(Editor’s Note: With less than two weeks to go before Election Day, Arkansas Business political columnists Robert Coon and Blake Rutherford assess the recent debates, the latest polls and what to expect in the final days. Online Editor Lance Turner moderates.)
Lance Turner: It’s the light at the end of the tunnel! We're now less than two weeks away from Election Day, and early voting has been under way for three days. What can voters expect to see from candidates in the coming week?
This is an Opinion
Blake Rutherford: I think voters can expect to see much of the same from the candidates. It's difficult to envision any candidate trying to do too much differently for fear of throwing the entire campaign’s narrative out of balance or — in the case of those candidates trailing in the polls — it seems desperate. That, and it’s increasingly more difficult to make a case as the airwaves reach their peak of saturation.
The only thing that causes a campaign to shift its thinking is an unforeseen disruption. Otherwise, all the opposition research we’re gonna see has been obtained and released. So with early voting upon us, the focus of the campaigns should shift to driving turnout, which is, for example, the key to U.S. Sen. Mark Pryor's re-election.
Robert Coon: That’s right. The campaigns are now laser focused on getting their bread-and-butter voters to the polls. Generally, early voters are those with their minds made up — at least as far as candidate campaigns go — and essentially make up an important part of the base vote for every campaign. So while campaigns focus on turning out their base, other tactics like mail, TV and social media will continue in earnest through election day as the campaigns still battle over undecided and less interested voters.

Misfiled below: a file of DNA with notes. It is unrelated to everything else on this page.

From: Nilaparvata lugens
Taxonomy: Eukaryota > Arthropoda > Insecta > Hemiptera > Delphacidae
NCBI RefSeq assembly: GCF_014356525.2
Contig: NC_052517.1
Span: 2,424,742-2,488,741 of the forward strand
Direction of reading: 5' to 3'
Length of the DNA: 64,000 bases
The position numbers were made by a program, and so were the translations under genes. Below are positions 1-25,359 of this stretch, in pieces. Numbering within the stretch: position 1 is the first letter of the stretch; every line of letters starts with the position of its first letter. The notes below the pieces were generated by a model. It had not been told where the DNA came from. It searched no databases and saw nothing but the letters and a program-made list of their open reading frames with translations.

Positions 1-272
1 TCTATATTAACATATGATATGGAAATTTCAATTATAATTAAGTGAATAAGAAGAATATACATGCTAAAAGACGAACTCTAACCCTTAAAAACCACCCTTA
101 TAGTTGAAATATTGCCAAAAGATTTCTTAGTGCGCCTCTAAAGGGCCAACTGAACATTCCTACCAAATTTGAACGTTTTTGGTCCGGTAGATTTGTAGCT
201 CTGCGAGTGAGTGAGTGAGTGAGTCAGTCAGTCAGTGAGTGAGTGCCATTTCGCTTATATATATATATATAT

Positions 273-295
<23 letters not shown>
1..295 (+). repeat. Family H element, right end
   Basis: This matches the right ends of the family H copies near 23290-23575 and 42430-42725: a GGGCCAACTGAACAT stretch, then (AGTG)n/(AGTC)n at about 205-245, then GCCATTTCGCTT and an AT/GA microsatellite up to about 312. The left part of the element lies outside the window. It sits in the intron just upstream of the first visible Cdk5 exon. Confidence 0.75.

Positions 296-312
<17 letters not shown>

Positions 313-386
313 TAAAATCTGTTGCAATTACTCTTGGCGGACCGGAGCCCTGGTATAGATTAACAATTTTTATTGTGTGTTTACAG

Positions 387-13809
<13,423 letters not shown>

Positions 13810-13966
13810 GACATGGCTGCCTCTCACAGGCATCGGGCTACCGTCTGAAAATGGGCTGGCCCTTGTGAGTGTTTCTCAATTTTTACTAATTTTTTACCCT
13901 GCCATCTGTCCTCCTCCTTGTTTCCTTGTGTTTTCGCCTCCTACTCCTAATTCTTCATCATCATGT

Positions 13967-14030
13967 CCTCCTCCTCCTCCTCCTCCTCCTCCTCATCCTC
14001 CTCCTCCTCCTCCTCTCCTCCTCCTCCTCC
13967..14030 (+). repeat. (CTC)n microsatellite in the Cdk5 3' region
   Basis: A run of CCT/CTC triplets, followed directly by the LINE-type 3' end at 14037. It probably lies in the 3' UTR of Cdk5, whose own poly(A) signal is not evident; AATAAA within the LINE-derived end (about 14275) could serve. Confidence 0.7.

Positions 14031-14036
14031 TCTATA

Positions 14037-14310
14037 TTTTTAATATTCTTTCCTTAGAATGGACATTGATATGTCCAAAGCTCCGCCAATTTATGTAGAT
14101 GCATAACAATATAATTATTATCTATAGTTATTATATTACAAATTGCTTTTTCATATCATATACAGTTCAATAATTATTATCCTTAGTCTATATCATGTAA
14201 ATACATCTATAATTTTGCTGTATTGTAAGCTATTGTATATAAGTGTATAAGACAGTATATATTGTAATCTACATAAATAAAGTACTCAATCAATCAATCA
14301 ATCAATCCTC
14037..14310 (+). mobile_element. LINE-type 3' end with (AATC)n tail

So messages coming down the stretch will focus on turnout, but also on issues that the campaigns believe will convince undecideds to break their way.
LT: So we all agree that turnout is key in any election, but very crucial in midterms. What, if any, effect is the voter ID ruling going to have for this cycle in Arkansas?
Robert: I think the voter ID ruling by the Arkansas Supreme Court has minimal impact.
Those against voter ID assert that it disenfranchises minorities and older voters who don’t have, or can’t afford identification — a claim that sounds logical in theory but is hard to back up with facts. Conversely, the professed intent of requiring voter ID is to reduce or eliminate voter fraud at the polls, yet that very thing is difficult — if not impossible — to prove without a mechanism like voter ID to catch those in the act. That makes voter ID a bit of a catch 22. After all, how do you demonstrate that people are voting fraudulently without a mechanism to actually track the problem?
Regardless, I don’t expect the ruling to have much of an effect on turnout. While Democrats hailed the ruling for both philosophical and political reasons, it’s important to note that there was no voter ID requirement in 2010 or 2012, when Republicans made strong gains at the state legislative and federal levels.
Blake: The great burden of voter ID — a deplorable law that was rightly struck down — was the possibility that it could usher back in intentional discrimination at the polls. Fortunately, we won't have to experience the adverse impact of the law.